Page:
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July 2017

“Job Security” Is Dead—And That’s A Good Thing

By | Consulting Industry, Professional Development

What We’ll Cover in This Piece:

  • The disappearance of “job security” in the modern professional landscape.
  • The economic factors driving job security away.
  • How all of these forces benefit you.

Related article: Consulting’s $500 Billion Future – And How it Benefits You – Consulting is one the largest industries in the world, and it is growing at one of the fastest rates. There is no better opportunity for professionals like you, you just have to know how to take advantage.

Estimated Time to Read: 5 minutes

Many professionals experience a particular kind of anxiety—a kind of nagging suspicion that their job just isn’t a career in the same way their parents’ were.

They’re right.

A modern professional has almost nothing in common with a professional from fifty years ago.

In previous generations, professionals joined a company in their twenties, and worked there till they retired, taking promotions and raises at regular intervals.

Now, the median 34-year old professional has spent just over three years in their current job.

Our concept of job security is a relic from an age of business that no longer exists. In order to succeed in the current professional landscape, you have to understand why job security is a myth, and how our new economic reality benefits you.

Why “Job Security” As We Knew It Is Over

Job security, as a concept, relies on one fundamental assumption: If a company has room for you now, they will have room for you in the future.

For decades, that was the case. For the modern professional, however, it is completely untrue.

We’ve talked about this before, but companies are shrinking the number of full-time employees on their payroll by using flexible workforce solutions (FWS). Jobs that used to be done by a full-time employee are now done by consultants, whose contracts end as soon as the project is over.

There are many benefits to this model for employers, including:

  • Hiring and onboarding costs are lowered drastically, as staffing firms handle sourcing and contracting consultants for employers.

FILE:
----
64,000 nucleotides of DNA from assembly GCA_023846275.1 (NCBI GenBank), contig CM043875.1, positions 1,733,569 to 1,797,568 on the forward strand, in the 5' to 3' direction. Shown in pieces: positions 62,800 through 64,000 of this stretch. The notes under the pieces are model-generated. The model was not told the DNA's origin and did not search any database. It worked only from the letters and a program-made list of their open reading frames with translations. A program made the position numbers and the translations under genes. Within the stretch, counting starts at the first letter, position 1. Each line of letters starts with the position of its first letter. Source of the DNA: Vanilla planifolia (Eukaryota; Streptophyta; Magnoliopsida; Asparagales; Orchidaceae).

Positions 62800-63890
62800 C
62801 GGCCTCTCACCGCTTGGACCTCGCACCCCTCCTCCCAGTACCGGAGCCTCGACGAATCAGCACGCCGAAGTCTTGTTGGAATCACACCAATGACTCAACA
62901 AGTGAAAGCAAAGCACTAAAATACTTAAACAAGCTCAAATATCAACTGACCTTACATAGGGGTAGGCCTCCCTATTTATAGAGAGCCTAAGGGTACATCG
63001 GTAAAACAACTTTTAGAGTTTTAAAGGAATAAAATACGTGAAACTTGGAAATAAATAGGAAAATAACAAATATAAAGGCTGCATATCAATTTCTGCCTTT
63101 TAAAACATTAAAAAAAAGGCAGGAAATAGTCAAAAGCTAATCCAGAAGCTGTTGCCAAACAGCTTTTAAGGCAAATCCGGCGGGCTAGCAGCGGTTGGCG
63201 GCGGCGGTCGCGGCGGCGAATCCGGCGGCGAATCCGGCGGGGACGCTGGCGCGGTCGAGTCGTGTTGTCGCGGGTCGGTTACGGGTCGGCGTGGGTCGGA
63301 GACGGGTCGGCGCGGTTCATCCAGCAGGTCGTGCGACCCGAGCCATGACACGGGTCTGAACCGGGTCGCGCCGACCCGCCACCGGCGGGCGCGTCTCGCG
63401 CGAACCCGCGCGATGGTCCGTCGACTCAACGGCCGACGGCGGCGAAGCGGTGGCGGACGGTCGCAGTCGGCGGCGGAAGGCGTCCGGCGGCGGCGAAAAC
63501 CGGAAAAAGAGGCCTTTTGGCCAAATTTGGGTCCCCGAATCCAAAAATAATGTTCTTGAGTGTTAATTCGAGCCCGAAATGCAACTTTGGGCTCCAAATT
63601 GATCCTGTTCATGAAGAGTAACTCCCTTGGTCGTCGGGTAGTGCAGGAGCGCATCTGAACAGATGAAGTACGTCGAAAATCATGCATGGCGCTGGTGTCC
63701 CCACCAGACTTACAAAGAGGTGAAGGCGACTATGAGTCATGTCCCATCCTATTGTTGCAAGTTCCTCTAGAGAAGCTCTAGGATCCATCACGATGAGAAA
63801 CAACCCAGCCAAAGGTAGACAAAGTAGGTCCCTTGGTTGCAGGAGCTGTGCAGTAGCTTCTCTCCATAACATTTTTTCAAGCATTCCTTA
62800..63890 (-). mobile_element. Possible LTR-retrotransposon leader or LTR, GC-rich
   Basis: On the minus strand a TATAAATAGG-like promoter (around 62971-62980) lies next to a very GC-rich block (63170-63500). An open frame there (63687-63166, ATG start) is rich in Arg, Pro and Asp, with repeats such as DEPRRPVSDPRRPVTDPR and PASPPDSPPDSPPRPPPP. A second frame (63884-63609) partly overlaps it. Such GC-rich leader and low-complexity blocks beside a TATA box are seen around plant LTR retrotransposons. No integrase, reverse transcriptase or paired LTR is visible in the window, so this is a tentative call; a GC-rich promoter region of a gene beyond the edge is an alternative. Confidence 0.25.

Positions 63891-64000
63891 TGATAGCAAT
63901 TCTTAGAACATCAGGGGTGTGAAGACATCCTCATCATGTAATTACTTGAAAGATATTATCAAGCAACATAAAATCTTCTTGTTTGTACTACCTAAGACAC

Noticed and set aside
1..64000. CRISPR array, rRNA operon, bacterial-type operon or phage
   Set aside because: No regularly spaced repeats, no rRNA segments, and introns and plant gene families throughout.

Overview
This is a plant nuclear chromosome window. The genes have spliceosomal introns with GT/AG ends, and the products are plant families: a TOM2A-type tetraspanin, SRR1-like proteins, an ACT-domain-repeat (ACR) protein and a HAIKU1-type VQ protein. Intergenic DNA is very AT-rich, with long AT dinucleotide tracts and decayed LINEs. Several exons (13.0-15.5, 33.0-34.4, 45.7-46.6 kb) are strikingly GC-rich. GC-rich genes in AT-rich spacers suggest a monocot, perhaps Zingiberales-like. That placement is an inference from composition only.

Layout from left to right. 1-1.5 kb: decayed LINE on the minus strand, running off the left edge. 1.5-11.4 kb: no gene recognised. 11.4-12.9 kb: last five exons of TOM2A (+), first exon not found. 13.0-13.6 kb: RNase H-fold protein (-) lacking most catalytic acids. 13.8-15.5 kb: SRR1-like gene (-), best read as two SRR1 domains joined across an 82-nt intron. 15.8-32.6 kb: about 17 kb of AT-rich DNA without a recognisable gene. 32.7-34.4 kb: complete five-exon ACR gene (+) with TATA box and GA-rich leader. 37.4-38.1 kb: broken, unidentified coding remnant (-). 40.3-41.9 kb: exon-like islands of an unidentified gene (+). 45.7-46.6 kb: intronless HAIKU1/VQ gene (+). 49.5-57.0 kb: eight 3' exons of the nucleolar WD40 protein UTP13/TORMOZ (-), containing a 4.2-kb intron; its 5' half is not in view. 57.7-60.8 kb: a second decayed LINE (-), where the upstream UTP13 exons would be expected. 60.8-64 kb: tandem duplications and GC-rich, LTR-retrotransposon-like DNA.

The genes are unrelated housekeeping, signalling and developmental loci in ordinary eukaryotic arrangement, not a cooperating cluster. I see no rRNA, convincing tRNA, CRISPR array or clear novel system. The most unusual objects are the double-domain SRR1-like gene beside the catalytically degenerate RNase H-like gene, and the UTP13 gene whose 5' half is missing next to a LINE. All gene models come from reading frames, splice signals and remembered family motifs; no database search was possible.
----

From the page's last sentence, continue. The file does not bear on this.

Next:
• Contracting consultants on an as-needed basis allows companies to be flexible, and aggressive, in their spending and growth.
  • The infrastructure overhead necessary for managing a massive workforce is no longer needed.

No severance packages, no paying salaries for under-utilized employees, and no hiring costs. With all of these incentives, employers have no choice but to use flexible workforce solutions.

This means that virtually all full-time positions are at risk of being replaced. The notion of “job security” no longer exists.

That should make you happy.

Why This Change Should Make You Happy

Professionals who fear the lack of job security in today’s market are looking at their careers wrong.

When you are a full-time employee, you are not secure—you are completely dependent. All of your work comes from one employer, and if that employer ever decides to take away your job, you have to reinvent yourself with a new company.

As an independent consultant, you can receive work from any employer in the world. If one employer doesn’t have work for you at a given moment, another will. As an independent consultant, your only limiting factors are your skills and your time—things you are in complete control of.

You can take as much or as little work as you want, knowing that there are always more projects that need consultants, and because you’re being paid a higher hourly bill rate, you’ll end up making more money.

Less reliance on a single employer, more income overall, and complete control over your career.

That sounds better than “job security.”

You’re A Qualified Consultant Whether You Know It Or Not

As workforces shrink, there are simply fewer and fewer full-time positions left. Everyone is aware of this change, but many professionals are still afraid to make the jump into consulting.

They mistakenly believe that being a consultant means developing an entirely new set of business skills, learning how to advise CEOs of Fortune 100 companies.

The reality is that if you’re a professional, you have skills that translate directly to consulting. There are administrative assistants billing at $75 an hour as consultants—roughly $150,000 a year—because they know their niche and articulate it well.

If you’re a professional, you qualify to be a consultant, you just need to translate your skills into a consulting-friendly resume.

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